Zack Greinke is a different type of ace. (Photo by F. Carter Smith)
Zack Greinke knows the Astros give him a real World Series shot. (Photo by F. Carter Smith)
Zack Greinke's arrival immediately sky rocketed the Houston Astros' already lofty expectations. (Photo by F. Carter Smith)
Zack Greinke does not love the attention or hoopla that comes with it, but he knows how to pitch. (Photo by F. Carter Smith)
Jim Crane has set him apart in the Houston sports owner rankings by green lighting moves like Zack Greinke. (Photo by F. Carter Smith)
Jeff Luhnow outmaneuvered other general managers to bring Zack Greinke to Houston. (Photo by F. Carter Smith)
Aaron Sanchez set a high bar for new Houston Astros pitcher's debuts, throwing six no-hit innings. (Photo by F. Carter Smith)
Carlos Correa's is back and his presence makes the Houston Astros' lineup that much deeper. (Photo by F. Carter Smith)
New reliever Joe Biagini is much more than just the Houston Astros' new resident comedian. (Photo by F. Carter Smith)
Alex Bregman and the Astros are pumped up about what the season — and the future of a potential baseball dynasty — holds. (Photo by F. Carter Smith)
Zack Greinke is a pitcher's pitcher, a craftsman who does not rely on speed. (Photo by F. Carter Smith)
Zack Greinle is under some pressure as the Houston Astros' big trade deadline acquisition. (Photo by F. Carter Smith)
Yuli Gurriel has turned into a modern day Barry Bonds in the second half of this season. (Photo by F. Carter Smith)
Zack Greinke gives the Houston Astros a legit third ace. (Photo by F. Carter Smith)
Zack Greinke's addition has pushed Houston Astros excitement to a whole new level. (Photo by F. Carter Smith)
“You want to talk about Greinke — let me guess,” Houston Astros manager A.J. Hinch cracks as he sits down in the dugout for his customary pregame media session.
Well, yes. It is Zack Greinke day at Minute Maid Park — the first of what the Astros are betting will be plenty of successful such days — and the buzz is real. And tangible. It turns what would have been a rather routine Tuesday night interleague game against the Colorado Rockies into a sellout with some believers paying premium playoff game prices to get in.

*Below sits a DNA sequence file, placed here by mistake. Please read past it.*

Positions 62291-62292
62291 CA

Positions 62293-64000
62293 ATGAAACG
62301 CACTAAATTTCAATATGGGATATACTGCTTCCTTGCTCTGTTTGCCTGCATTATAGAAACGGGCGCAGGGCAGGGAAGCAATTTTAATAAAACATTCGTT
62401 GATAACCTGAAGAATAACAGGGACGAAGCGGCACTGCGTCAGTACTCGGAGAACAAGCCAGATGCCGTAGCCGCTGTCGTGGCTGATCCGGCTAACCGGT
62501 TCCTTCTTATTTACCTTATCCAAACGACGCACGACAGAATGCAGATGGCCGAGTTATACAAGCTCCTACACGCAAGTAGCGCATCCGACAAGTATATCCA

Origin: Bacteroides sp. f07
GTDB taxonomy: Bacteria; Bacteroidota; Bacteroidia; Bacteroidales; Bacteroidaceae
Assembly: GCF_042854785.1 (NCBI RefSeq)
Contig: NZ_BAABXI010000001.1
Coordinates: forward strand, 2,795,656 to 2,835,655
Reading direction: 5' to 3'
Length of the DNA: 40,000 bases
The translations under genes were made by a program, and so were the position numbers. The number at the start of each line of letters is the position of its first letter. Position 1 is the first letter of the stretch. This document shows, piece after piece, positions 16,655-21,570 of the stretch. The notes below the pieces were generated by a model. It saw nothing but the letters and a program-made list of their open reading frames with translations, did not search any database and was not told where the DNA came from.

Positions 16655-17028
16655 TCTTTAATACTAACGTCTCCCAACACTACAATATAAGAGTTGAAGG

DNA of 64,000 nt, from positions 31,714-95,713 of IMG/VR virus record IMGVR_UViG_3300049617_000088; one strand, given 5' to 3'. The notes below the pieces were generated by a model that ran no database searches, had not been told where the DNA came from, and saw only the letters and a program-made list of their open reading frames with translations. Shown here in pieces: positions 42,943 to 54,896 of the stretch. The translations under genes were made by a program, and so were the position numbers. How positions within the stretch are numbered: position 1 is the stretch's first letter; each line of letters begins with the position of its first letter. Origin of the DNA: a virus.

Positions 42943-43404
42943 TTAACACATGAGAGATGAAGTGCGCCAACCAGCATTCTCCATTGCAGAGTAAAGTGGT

Seats in the 100 level along the base lines were going for $300 a ticket on StubHub. Greinke $100-plus jerseys are selling at a fine pace in the gift shops. The 43,234 that pack Minute Maid for this August Tuesday happen to make up the largest crowd the Astros have drawn all season, too.
Still don’t think the surprise trade for Greinke hasn’t brought things to a new level of Astros mania? One mammoth deadline move and one combined Saturday night no hitter later, Houston’s arguably even crazier for the Astros than it ever has been before.
Including even the World Series season.
This 11-6 destruction of the Colorado Rockies in Game No, 114, much of the damage done post Greinke, is just par for the show now.
The Astros have taken the next step from champions to phenomenon. They’re now the Golden State Warriors of baseball — and Zack Greinke is their Kevin Durant addition (first game hiccups aside) in some respects. This is the add that seems to have pushed everything even more over the top.
The hype and expectations have gone beyond overdrive now. Even people who hardly know anything about baseball want to be at Minute Maid now.
And why not?
It’s a nightly rollicking scene of Can You Top This!? Every game brings a new chance to see something you’ve never seen before, something that will have the city buzzing. Every date at Minute Maid Park suddenly seems like an event, opponent no matter.
The best thing about it is how the best team in baseball is embracing it all. These Astros want to be the center of attention. They know they’ve earned that status with their excellence.
Hinch completely dismisses a pregame question inquiring if he’s perhaps just interested in the hoopla of Greinke’s first Astros start being over.